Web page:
Finally, the Czech Republic's credit rating is further supported by its competitive industrial base, which is evident in the significant inflows of foreign direct investment (FDI) that have bolstered the creation of high value-added jobs. Despite the challenging economic outlook, FDI inflows into the country have remained resilient, averaging 4.1% of GDP in 2022. The influx of FDI contributes to the country's economic growth, enhances its productive capacity, and strengthens its position within the global market.
Core Variable Scorecard (CVS) and Qualitative Scorecard (QS)
Scope’s Core Variable Scorecard (CVS), which is based on the relative rankings of key sovereign credit fundamentals, provides a first indicative rating approved by the rating committee at ‘a+’ for the Czech Republic. The ‘a+’ indicative rating can be adjusted by the qualitative scorecard (QS) by up to three notches depending on the size of relative qualitative credit strengths or weaknesses against a peer group of countries.
For Czech Republic, the following QS relative credit strengths has been identified: i) Fiscal policy framework; ii) Debt sustainability; iii) External debt structure; and iv) Banking sector performance. The following relative credit weakness has been identified: i) Environmental factors.
The QS generates 1-notch adjustment and indicates AA- long-term ratings for Czech Republic.
A rating committee has discussed and confirmed these results.
Factoring of Environment, Social and Governance (ESG)
Scope explicitly factors in ESG sustainability issues during the ratings process via the sovereign methodology’s standalone ESG sovereign risk pillar, with a 25% weighting under the quantitative model (CVS) and a 20% weighting in the qualitative overlay (QS).
In terms of environmental risks, the Czech Republic ranks unfavourably in the Climate Vulnerability Score (CVS) for its CO2 emissions per GDP and greenhouse gas (GHG) emissions per capita. However, it receives favourable CVS scores for its low natural disaster risk and moderate biocapacity deficit. Scope's assessment of the Czech Republic's adjustment for "environmental risks" is categorised as "weak" due to significant transition risks associated with its carbon-intensive economy and its role as a transit country with a significant energy-intensive manufacturing sector. The country's greenhouse gas emissions are notably high, standing at 12.4 metric tonnes per capita compared to the EU average of 9.5. It also relies on fossil fuels, particularly coal, which accounts for one-third of its total energy supply. The transition to renewable energy sources has been slow, representing only 15% of its energy mix, despite a 2030 target of 22%. The government aims to reduce GHG emissions by 26% by 2030 and phase out coal from the energy mix by 2033, five years earlier than the original 2038 target recommended by the government's Coal Commission.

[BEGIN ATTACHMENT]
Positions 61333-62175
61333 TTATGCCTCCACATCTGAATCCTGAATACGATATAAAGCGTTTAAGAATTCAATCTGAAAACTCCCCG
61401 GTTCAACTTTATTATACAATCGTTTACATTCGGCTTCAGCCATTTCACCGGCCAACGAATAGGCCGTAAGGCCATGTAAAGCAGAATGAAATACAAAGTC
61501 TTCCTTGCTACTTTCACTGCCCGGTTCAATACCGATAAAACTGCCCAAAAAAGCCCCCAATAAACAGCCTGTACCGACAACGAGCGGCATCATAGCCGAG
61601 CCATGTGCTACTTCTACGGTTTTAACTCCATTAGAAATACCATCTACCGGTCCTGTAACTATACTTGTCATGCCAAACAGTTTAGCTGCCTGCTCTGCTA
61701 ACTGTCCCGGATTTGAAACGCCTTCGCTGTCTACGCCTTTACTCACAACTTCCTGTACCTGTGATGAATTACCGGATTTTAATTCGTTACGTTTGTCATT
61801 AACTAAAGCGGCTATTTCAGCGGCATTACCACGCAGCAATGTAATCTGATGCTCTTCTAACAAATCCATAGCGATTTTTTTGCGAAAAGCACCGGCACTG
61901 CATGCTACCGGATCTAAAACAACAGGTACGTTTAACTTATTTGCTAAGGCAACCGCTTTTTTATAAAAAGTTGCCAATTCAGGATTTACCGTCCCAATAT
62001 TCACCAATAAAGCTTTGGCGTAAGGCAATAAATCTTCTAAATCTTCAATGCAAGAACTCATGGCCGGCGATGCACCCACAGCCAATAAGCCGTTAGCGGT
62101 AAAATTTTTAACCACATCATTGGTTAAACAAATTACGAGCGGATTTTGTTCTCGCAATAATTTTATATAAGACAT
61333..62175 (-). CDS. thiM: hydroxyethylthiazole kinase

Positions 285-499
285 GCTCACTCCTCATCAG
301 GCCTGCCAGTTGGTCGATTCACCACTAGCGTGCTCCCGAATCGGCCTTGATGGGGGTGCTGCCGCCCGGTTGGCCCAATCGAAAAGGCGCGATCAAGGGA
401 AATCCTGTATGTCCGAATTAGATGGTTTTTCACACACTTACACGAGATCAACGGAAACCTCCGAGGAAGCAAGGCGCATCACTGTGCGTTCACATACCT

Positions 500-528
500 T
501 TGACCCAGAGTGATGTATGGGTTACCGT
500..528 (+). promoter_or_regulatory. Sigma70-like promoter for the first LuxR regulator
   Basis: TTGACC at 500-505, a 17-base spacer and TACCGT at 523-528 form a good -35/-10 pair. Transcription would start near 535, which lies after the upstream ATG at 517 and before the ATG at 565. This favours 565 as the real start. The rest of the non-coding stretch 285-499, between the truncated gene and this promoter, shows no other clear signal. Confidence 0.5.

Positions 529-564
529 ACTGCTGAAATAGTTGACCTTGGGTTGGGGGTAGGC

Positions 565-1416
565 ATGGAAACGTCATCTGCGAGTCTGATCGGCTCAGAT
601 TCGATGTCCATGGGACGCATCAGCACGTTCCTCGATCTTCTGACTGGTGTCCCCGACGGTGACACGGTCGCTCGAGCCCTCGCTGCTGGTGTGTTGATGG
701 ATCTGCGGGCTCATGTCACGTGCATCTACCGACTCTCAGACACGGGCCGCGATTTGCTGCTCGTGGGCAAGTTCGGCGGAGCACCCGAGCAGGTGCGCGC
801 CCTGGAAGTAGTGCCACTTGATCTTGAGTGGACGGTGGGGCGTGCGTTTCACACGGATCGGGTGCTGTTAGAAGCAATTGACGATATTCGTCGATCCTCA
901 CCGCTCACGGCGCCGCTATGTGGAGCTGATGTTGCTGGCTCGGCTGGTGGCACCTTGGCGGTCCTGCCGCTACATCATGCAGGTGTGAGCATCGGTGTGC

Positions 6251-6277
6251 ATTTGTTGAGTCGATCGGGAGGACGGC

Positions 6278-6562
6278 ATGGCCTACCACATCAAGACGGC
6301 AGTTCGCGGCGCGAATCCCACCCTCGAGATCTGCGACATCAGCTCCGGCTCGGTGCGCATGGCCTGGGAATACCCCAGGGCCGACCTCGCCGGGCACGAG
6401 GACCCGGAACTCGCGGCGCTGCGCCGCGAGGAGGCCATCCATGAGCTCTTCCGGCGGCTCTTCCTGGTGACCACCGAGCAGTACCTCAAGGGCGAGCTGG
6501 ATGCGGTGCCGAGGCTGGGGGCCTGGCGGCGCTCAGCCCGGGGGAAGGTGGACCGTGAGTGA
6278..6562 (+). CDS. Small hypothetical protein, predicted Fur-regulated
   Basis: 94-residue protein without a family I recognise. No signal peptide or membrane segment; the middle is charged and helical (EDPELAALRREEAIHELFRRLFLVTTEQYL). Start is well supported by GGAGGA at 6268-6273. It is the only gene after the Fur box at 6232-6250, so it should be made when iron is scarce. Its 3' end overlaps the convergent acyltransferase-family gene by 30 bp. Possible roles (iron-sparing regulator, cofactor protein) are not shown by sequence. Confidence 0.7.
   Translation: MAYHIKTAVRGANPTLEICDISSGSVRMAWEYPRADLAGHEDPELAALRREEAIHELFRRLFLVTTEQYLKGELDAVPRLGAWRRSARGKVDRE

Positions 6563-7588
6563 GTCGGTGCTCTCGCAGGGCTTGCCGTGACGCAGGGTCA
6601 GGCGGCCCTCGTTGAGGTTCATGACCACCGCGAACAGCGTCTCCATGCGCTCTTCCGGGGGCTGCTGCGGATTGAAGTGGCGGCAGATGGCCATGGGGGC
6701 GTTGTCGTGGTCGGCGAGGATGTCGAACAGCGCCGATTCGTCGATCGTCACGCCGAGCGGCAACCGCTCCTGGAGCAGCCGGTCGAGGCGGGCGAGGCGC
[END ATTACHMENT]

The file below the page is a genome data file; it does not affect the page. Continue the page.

In terms of social risks, the Czech Republic receives favourable CVS scores for limited income inequality and high labour force participation. However, it scores unfavorably in the CVS for its high old-age dependency ratio. Scope's assessment of the Czech Republic's adjustment for "social risks" is classified as "neutral." The country's strong labour market contributes to its social-related credit strengths, characterised by high employment and participation rates. However, these strengths only partially offset the long-term challenges arising from adverse demographic trends and structural employment gaps. Furthermore, an aging society will exert increasing pressure on the Czech Republic's public finances due to rising pension and healthcare costs.
Regarding governance risks, the Czech Republic receives favourable CVS scores based on a composite index of six World Bank Worldwide Governance Indicators. Scope's assessment of the Czech Republic's adjustment for "governance risks" is classified as "neutral." The parliamentary election in October 2021 resulted in the appointment of Prime Minister Petr Fiala in December 2021, ending a period of relative uncertainty. Fiala’s government priorities include digitalizing the economy and accelerating the fiscal consolidation process. Efforts have also been made to improve relations with European Union institutions. The previous strain experienced during the Babiš premiership has been replaced by a more pro-European stance, with the appointment of Petr Pavel as President in March 2023.